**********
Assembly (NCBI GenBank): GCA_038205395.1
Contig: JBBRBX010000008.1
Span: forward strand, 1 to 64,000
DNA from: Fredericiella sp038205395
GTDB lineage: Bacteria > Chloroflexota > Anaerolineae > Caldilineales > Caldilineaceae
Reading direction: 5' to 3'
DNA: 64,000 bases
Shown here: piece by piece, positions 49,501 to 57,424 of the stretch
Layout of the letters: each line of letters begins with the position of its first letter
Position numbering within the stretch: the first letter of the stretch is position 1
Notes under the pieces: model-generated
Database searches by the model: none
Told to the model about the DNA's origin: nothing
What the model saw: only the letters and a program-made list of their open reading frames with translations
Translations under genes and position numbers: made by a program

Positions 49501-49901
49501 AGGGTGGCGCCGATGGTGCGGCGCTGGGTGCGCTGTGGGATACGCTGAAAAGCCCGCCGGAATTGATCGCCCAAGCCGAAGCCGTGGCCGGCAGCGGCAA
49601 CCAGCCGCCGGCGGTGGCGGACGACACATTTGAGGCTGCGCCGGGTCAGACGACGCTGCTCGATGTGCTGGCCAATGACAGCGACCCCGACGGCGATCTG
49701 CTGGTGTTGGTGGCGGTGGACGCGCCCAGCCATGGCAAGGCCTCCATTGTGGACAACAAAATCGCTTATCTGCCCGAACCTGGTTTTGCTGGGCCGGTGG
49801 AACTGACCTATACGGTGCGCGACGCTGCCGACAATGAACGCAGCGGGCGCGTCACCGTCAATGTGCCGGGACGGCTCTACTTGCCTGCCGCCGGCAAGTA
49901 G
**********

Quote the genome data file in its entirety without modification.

Assembly (NCBI GenBank): GCA_038205395.1
Contig: JBBRBX010000008.1
Span: forward strand, 1 to 64,000
DNA from: Fredericiella sp038205395
GTDB lineage: Bacteria > Chloroflexota > Anaerolineae > Caldilineales > Caldilineaceae
Reading direction: 5' to 3'
DNA: 64,000 bases
Shown here: piece by piece, positions 49,501 to 57,424 of the stretch
Layout of the letters: each line of letters begins with the position of its first letter
Position numbering within the stretch: the first letter of the stretch is position 1
Notes under the pieces: model-generated
Database searches by the model: none
Told to the model about the DNA's origin: nothing
What the model saw: only the letters and a program-made list of their open reading frames with translations
Translations under genes and position numbers: made by a program

Positions 49501-49901
49501 AGGGTGGCGCCGATGGTGCGGCGCTGGGTGCGCTGTGGGATACGCTGAAAAGCCCGCCGGAATTGATCGCCCAAGCCGAAGCCGTGGCCGGCAGCGGCAA
49601 CCAGCCGCCGGCGGTGGCGGACGACACATTTGAGGCTGCGCCGGGTCAGACGACGCTGCTCGATGTGCTGGCCAATGACAGCGACCCCGACGGCGATCTG
49701 CTGGTGTTGGTGGCGGTGGACGCGCCCAGCCATGGCAAGGCCTCCATTGTGGACAACAAAATCGCTTATCTGCCCGAACCTGGTTTTGCTGGGCCGGTGG
49801 AACTGACCTATACGGTGCGCGACGCTGCCGACAATGAACGCAGCGGGCGCGTCACCGTCAATGTGCCGGGACGGCTCTACTTGCCTGCCGCCGGCAAGTA
49901 G